We'll look into subscriptions another time, but if you want to go that route, I would recommend you have a look at using the GraphQL client from the AWS AppSync JavaScript SDK which is more advanced than the GraphQL client we're using now, as I explained in the first part of this tutorial.

Quiz Page

Screenshot Quiz Page

We still need to implement the Quiz page we created in the previous part. We'll be using the Ionic Slides component to give the user the ability to swipe through the cards during the quiz.

Ionic Slides uses Swiper under the hood which has a lot of cool features, check out the docs.

Go to scr/app/quiz/quiz.page.html and copy in the following code:

<ion-header no-border>  
  <ion-toolbar color="secondary">
    <ion-buttons slot="start">
      <ion-button (click)="stop()">
        <ion-icon slot="icon-only" name="close"></ion-icon>
      </ion-button>
    </ion-buttons>
    <ion-title class="swiper-pagination"></ion-title>
  </ion-toolbar>
</ion-header>

<ion-content>  
  <ion-slides [options]="slideOptions">
    <ion-slide *ngFor="let card of cards">
      <ion-card padding>
        <p class="question">{{ card.question }}</p>
        <ion-button color="secondary" (click)="showAnswer(card)" *ngIf="!card.displayAnswer">Answer</ion-button>
        <p class="answer" *ngIf="card.displayAnswer">
          {{ card.answer }}
        </p>
      </ion-card>
    </ion-slide>
  </ion-slides>
</ion-content>  

We're could create our own GraphQL query again here, as we did in the previous part of this tutorial, or we could use the API service. The service has the ListCards method which gets all the cards, you can see the exact query when you go to the implementation of that method.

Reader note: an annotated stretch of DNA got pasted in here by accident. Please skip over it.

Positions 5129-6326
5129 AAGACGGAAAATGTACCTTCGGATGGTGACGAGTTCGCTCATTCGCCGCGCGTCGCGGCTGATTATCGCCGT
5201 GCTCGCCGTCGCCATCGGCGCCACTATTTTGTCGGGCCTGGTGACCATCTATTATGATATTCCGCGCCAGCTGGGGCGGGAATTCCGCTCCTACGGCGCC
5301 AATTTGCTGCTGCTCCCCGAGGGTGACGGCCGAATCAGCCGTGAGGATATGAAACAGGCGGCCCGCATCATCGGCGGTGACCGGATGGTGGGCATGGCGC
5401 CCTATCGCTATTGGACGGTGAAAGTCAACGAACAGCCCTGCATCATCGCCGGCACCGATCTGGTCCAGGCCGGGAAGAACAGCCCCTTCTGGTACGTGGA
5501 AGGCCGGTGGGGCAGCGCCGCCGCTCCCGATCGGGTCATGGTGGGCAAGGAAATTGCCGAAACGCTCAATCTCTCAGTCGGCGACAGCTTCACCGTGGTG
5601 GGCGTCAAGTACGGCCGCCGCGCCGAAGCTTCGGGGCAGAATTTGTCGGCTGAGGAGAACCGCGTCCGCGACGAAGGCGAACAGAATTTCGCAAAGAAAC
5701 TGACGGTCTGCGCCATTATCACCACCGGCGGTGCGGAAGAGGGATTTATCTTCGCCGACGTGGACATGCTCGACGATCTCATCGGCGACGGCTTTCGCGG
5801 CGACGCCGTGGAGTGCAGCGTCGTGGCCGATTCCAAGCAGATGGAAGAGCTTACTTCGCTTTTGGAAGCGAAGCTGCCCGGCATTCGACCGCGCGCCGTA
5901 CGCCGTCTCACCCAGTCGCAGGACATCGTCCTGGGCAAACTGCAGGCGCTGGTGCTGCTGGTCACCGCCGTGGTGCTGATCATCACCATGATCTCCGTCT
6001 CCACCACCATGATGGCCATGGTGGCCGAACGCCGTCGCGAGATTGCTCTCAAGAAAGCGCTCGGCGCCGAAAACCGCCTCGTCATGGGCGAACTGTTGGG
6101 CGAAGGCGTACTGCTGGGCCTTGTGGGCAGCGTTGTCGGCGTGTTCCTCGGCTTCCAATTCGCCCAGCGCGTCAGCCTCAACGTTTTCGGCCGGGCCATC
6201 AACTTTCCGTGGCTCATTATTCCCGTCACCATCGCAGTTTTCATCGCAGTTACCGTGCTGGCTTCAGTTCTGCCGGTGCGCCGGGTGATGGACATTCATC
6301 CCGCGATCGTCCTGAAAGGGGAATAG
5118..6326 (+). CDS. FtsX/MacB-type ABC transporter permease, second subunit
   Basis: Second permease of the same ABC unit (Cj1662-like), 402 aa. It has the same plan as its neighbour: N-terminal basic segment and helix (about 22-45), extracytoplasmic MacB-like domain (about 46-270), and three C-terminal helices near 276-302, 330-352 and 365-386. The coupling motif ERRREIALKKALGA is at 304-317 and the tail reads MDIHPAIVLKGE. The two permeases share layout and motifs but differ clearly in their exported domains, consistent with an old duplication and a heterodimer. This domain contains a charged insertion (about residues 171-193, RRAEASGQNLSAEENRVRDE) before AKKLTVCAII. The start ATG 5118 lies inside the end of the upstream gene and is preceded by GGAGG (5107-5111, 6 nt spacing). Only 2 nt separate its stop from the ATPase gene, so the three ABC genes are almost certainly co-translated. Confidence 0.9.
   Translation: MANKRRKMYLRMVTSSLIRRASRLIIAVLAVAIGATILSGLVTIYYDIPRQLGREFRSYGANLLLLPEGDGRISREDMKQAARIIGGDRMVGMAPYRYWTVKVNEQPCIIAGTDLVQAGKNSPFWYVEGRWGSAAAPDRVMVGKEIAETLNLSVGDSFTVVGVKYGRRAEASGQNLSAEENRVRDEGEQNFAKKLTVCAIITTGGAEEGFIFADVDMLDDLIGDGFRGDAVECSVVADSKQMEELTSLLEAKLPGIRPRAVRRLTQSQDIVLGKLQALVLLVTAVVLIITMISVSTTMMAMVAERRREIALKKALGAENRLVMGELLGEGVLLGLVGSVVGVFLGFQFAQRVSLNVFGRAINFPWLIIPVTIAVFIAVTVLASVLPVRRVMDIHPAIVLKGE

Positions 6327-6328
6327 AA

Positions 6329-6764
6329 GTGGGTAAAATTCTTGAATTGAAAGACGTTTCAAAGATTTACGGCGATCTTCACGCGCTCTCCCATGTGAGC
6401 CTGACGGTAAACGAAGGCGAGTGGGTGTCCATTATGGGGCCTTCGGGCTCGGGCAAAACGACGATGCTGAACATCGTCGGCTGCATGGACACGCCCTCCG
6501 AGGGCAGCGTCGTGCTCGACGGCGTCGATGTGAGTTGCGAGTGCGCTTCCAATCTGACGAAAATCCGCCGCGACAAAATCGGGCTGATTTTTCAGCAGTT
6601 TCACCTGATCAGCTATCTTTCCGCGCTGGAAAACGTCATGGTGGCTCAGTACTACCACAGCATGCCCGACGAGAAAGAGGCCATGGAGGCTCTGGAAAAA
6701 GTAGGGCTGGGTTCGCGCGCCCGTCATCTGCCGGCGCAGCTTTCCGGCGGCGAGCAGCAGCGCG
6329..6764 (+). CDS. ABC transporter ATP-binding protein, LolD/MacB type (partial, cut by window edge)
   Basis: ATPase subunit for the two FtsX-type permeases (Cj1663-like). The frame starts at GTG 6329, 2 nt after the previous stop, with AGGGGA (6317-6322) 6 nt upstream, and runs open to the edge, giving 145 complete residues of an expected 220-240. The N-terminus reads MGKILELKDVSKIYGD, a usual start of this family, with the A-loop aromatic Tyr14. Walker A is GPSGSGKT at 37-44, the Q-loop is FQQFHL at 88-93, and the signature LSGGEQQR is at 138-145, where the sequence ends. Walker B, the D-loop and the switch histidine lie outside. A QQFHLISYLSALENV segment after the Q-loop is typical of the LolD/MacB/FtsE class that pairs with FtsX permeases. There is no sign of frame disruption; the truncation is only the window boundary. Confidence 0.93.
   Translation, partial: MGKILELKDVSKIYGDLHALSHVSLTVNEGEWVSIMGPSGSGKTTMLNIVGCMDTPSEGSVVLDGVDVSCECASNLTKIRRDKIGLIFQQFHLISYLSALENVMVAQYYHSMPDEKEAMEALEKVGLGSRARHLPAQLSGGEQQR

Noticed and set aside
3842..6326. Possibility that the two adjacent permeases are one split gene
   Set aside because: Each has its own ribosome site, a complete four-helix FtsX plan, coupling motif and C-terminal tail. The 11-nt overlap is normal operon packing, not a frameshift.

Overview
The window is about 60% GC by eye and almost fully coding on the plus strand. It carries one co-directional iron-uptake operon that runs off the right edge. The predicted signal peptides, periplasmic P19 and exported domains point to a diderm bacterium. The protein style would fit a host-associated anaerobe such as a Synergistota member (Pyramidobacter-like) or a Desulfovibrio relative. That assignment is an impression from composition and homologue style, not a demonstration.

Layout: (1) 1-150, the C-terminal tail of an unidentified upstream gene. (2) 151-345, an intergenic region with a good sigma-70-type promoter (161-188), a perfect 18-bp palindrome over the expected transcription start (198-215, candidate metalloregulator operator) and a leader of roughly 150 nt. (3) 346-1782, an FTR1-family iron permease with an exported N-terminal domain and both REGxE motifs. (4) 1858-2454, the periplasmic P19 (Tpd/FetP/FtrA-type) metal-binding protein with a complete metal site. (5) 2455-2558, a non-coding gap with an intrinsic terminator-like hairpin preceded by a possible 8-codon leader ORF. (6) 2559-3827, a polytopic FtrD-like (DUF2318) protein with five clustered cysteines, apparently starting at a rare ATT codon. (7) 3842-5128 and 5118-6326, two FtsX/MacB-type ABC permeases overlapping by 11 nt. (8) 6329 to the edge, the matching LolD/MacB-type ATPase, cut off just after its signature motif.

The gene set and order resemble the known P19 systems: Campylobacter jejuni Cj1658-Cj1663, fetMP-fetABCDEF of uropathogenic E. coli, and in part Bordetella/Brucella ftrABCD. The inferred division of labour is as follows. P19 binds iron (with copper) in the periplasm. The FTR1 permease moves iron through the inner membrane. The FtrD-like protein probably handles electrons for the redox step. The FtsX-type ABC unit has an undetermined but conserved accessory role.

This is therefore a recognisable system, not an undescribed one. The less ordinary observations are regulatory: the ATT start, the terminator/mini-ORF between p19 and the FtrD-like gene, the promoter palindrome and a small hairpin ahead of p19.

Go to scr/app/quiz/quiz.page.ts and copy in the following code:

import { Component, OnInit } from "@angular/core";  
import { ModalController } from "@ionic/angular";  
import { APIService } from "../api.service";

@Component({
  selector: "app-quiz",
  templateUrl: "./quiz.page.html",
  styleUrls: ["./quiz.page.scss"]
})
export class QuizPage implements OnInit {  
  public cards;

  public cardIndex = 1;

  public slideOptions = {
    slidesPerView: 1.2,
    spaceBetween: -5,
    centeredSlides: true,
    pagination: {
      el: ".swiper-pagination",
      type: "fraction"
      }
  };

  constructor(
    public modalController: ModalController
    public apiService: APIService
  ) { }

  ngOnInit() {
    this.apiService
      .ListCards({
        question: {
          contains: 'GraphQL'
        }
      })
      .then(query => this.cards = query.items);
  }

  showAnswer(card) {
    card.displayAnswer = true;
  }

  async stop() {
    await this.modalController.dismiss();
  }
}

The ListCards query can also filter the cards that are returned from the backend. In this case I've defined that I only wanted the cards that contain the word GraphQL in their questions. You can filter on all the fields in the card, have a look at the types that are generated to see what is possible.

FYI: Searching this way on data stored in DynamoDB is not very efficient. In part 6 of this tutorial we are going to replace this query with ElasticSearch.

To finish it off, let's add some styling to this page. Go to scr/app/quiz/quiz.page.scss and copy in the following code:

ion-card {  
    min-height: 70%;
    width: 100%;
}

ion-card p {  
    font-size: 16px;
    color: #000;
}

ion-slides {  
    height: 100%;
}

.question {
    font-weight: bold;
}

.answer {
    text-align: left;
}

You can find the source code for this tutorial on my Github.

What's next?

We've looked at GraphQL queries and mutations and how to use these with the GraphQL client and with the generated Angular service.

Right now the app is really only usable by just one person, since we don't have any functionality for users to sign up and create an account. In the next part we'll have a look at adding authentication with Amazon Cognito.

If you have any questions or if you're having problems following the steps in this tutorial, please leave a comment below and I'll try to help you out.